Keynesian economic policies, i.e., government deficit spending, are irrelevant vis-à-vis excessive debt levels in the economy and bailing out banks is not a solution, since it cannot stop the deterioration of their balance sheets. The process is self-perpetuating and cannot be stopped by any government or monetary policy because it is not a matter of policy, but rather one of mathematics.

Since the presence of excess debt (beyond what can be supported by a stable GDP, or by sustainable GDP growth) impacts the broad money supply, efforts to preserve bank balance sheets, i.e., to keep otherwise bad loans on the books of banks at full value, will ultimately cause bank balance sheets to deteriorate more than they would have otherwise. The fact that US banks issued trillions in bad loans cannot be corrected by changing accounting rules, nor can the consequences be avoided by government deficit spending or by unlimited bailouts, and the problem cannot be papered over by dropping freshly printed money from helicopters flying over Wall Street.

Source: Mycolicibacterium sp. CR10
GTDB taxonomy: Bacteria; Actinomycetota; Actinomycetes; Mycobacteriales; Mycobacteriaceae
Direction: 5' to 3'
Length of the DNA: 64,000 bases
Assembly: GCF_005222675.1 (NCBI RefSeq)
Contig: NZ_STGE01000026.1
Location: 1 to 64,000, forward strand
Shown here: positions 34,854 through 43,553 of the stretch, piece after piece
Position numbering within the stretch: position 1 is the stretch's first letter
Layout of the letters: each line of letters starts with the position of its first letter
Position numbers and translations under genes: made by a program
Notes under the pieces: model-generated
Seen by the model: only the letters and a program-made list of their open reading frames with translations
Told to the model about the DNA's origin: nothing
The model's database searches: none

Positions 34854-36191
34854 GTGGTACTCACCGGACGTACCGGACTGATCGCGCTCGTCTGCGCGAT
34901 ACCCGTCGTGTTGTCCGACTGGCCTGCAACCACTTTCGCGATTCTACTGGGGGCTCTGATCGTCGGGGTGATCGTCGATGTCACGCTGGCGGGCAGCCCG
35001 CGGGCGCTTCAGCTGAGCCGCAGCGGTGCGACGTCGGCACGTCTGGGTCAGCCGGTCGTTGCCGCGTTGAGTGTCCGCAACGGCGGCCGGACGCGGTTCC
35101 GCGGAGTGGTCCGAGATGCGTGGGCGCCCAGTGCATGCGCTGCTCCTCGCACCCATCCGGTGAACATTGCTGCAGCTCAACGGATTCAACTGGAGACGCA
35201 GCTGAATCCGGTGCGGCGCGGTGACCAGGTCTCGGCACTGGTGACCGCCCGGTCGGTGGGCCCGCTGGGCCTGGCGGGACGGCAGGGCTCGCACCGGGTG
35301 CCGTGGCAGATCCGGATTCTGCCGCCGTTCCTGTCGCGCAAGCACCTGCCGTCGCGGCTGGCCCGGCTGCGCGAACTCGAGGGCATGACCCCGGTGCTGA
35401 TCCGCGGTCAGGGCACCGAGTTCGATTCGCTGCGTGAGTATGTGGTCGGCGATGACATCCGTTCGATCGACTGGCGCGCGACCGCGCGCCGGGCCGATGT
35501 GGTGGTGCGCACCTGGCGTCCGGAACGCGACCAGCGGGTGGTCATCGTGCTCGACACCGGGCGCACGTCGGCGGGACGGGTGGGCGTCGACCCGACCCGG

The major problems facing the US economy today—a tsunami of debt defaults, structural unemployment, massive government budget deficits, a contraction of the broad money supply outside of the federal government and the financial system, and a lack of sustainable growth—cannot be addressed as long as excess debt levels are maintained. As von Mises clearly understood, sound economic conditions cannot be restored unless and until the excess debt, which resulted from a boom brought about by credit expansion, is purged from the system. The alternative, and the current policy of the United States, is a downward spiral into a bottomless economic abyss.
Disclosure: No positions